But this unfairness is not a Democratic or Republican issue because it is affecting both Democratic towns and Republican towns alike.  It is only a political issue in the sense that Democratic legislators representing Democratic towns are supporting a system that steals money from the children in their own Democratic towns and allowing that money to be wasted down the sinkhole of the Abbott Districts.  If voters – particularly unaffiliated voters, which make up the largest voting bloc in New Jersey – are made aware of this theft from their own children for the benefit of teachers unions in the Abbott Districts, we at Conservative New Jersey believe they will vote to change the system.  Conservative New Jersey’s plan is designed to appeal to voters across the political spectrum who are totally unaware of the gross unfairness their Democratic legislators are perpetrating against their children.

Conservative New Jersey’s plan is simple.  Republican Senator Mike Doherty has a bill that would require, by constitutional amendment, that every student in the state receive the exact same amount of educational funding from the state fund – every child would be treated exactly the same by the state when it comes to funding their schools.  This amendment would not be necessary if the state supreme court properly interpreted the already existing provisions of the state constitution, but because the Court continues to ignore that provision it needs to be overridden with a further constitutional amendment clarifying the issue.  Our plan calls for every Republican candidate to sign a pledge that if the voters give the GOP a majority in the legislature, the very first bill that the new Republican majority will debate and vote on is Mike Doherty’s Fair School Funding Act.

If funding is equalized on a per student basis, 85% of the towns in this state will see a dramatic increase in state educational funding – an increase on the order of tens of millions of dollars for 85% of the towns in New Jersey.  This is in stark contrast to the current system, which distributes virtually all of the more than $10 billion in state aid to the Abbott Districts.  If that $10 billion were distributed equally throughout the state on a per pupil basis, almost every town in the state would have the means to cut property taxes while maintaining – or even increasing – spending on local schools.  Republicans need to ask their voters to try to envision how adding tens of millions of dollars to their town’s educational budget would affect their property tax bills as well as the quality of their children’s public schools.  At this time of tight budgets – both for towns and for property tax payers – this is a winning issue for the GOP that could get it majorities in both chambers of the legislature if it is properly explained to the voters.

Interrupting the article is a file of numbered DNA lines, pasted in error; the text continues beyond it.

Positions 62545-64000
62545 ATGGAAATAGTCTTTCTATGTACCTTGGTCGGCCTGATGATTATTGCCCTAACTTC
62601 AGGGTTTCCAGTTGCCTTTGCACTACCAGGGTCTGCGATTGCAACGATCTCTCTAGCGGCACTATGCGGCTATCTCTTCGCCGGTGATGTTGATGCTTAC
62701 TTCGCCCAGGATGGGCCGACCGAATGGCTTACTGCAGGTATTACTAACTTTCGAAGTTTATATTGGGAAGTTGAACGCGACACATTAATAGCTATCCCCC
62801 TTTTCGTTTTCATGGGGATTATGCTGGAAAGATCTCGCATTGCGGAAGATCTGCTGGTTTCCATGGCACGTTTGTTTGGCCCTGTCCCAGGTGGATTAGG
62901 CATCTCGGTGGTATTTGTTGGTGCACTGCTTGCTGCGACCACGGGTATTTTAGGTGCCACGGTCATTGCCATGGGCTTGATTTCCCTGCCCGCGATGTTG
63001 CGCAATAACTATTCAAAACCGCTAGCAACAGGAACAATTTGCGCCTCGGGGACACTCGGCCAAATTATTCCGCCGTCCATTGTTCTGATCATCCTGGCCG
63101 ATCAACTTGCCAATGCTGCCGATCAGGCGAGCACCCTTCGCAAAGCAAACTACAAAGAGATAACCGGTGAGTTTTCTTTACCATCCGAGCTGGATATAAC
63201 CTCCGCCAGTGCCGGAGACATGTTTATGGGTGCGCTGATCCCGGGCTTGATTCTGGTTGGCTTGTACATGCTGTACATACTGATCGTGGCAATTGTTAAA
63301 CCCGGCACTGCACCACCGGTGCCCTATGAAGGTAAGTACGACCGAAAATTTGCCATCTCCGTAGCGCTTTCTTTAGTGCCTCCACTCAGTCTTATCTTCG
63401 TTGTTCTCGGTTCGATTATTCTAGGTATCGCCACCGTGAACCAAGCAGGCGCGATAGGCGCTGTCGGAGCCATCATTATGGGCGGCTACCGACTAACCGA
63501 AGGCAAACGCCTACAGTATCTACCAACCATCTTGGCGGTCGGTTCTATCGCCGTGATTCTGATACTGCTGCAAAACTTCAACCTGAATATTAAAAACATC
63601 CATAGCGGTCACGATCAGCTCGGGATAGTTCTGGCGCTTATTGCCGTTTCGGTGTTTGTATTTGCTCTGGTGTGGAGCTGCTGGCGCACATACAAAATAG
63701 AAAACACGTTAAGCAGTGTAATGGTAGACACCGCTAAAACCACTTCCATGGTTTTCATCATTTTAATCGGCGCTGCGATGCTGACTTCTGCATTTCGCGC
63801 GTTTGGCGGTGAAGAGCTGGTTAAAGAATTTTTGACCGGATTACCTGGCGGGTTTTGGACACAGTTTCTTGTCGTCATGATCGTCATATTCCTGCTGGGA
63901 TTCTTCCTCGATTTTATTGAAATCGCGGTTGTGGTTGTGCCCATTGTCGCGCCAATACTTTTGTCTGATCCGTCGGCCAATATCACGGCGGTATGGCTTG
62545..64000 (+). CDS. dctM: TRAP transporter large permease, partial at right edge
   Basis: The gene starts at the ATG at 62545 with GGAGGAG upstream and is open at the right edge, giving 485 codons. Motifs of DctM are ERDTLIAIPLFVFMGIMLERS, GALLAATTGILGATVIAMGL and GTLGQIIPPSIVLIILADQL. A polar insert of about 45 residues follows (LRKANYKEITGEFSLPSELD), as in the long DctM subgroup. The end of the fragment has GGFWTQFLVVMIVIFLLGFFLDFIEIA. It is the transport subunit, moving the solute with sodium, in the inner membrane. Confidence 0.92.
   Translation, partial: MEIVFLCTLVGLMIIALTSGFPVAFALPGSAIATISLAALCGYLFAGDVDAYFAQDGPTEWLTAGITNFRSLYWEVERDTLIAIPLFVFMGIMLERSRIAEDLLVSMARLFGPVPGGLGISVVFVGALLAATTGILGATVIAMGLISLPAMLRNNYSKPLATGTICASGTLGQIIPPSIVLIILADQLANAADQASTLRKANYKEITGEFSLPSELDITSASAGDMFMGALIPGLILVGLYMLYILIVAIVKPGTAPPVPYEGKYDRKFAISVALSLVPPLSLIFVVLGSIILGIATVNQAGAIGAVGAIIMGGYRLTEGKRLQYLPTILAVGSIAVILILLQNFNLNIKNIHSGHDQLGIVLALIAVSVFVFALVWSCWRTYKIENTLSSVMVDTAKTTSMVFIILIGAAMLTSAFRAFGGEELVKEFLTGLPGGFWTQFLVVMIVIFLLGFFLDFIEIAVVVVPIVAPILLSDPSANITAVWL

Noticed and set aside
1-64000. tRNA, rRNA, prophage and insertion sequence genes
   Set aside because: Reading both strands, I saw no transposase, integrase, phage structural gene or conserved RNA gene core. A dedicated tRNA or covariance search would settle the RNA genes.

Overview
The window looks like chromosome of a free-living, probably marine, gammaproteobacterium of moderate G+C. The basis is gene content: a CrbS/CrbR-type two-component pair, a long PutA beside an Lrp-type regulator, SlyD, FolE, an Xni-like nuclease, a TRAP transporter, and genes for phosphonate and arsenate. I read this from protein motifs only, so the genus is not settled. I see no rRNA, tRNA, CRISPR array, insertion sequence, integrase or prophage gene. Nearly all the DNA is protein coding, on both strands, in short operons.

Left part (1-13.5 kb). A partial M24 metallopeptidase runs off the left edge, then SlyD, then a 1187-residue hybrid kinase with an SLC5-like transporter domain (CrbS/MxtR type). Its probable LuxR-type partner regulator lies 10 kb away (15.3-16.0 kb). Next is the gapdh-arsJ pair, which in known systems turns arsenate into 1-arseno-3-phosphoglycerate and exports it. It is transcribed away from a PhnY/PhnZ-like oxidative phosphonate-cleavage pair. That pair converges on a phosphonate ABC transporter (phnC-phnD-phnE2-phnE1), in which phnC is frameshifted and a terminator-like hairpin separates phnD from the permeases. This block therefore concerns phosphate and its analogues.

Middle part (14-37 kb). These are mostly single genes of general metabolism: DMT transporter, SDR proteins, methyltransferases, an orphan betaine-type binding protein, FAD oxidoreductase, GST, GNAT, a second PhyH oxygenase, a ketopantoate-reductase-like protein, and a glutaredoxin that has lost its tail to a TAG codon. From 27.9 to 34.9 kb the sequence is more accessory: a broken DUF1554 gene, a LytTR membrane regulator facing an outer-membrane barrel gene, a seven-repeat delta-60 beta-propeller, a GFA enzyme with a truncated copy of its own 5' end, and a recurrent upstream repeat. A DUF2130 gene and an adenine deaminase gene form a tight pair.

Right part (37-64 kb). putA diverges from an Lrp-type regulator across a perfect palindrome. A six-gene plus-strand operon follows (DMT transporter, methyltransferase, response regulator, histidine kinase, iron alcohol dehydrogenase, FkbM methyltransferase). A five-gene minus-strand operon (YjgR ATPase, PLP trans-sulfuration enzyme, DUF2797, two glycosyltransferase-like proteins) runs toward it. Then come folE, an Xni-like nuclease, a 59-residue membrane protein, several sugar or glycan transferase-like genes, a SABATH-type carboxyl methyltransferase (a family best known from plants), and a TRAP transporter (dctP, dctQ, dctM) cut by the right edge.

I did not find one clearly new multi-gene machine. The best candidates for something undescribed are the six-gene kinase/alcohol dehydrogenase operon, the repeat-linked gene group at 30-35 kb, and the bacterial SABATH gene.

Republicans need to make the upcoming election a referendum on a single issue: whether voters support real property tax cuts as opposed to continued increases in property taxes that are merely “capped” at 2%.  Republican candidates need to say: “I’m a Republican, and we Republicans stand for tax cuts – property tax cuts.”

With that, we reproduce below a Pledge that we have developed for all GOP candidates for Senate and Assembly to sign as a promise to the voters before the upcoming elections.  We ask that all Republican candidates sign the Pledge and for all Tea Parties in New Jersey to support this Plan as a real means to achieving meaningful cuts to property taxes.  Please contact:

CNJ Co-Founder Richard Zuendt at rzuendt@conservativenewjersey.com

or

CNJ Co Founder Ed Mazlish at emazlish@conservativenewjersey.com

For information about signing onto the Pledge and participating in press events associated with the Pledge.  Each night until Election Day, we will post on this website the names of all candidates and of all Tea Parties that sign on to the Pledge. and join this campaign for real property tax relief here in New Jersey.

The Conservative New Jersey Property Tax Relief Pledge

WHEREAS, the fundamental cause of high property taxes in this state is an un-elected Supreme Court issuing Orders directing the Legislature to appropriate ever greater taxpayer funds to public schools in so-called “Abbott Districts”;

WHEREAS, the New Jersey Constitution vests all power to legislate, including the power to appropriate funds, in the Legislature alone, and also imposes a strict Separation of Powers that prevents other branches of government from exercising that legislative function;

WHEREAS, Article VIII, Section IV, Paragraph 1 of the New Jersey State Constitution requires that the Legislature alone shall provide for the maintenance and support of a thorough and efficient system of free public schools for the instruction of all the children in the State between the ages of five and eighteen years;

WHEREAS, the state Legislature discharges its obligation to provide a thorough and efficient system of free public schools by imposing a highly progressive income tax, all of which revenue is required by Article VIII, Section I, Paragraph 7 and Article VIII, Section IV, Paragraph 2 of the New Jersey Constitution to be dedicated to property tax relief and/or funding education;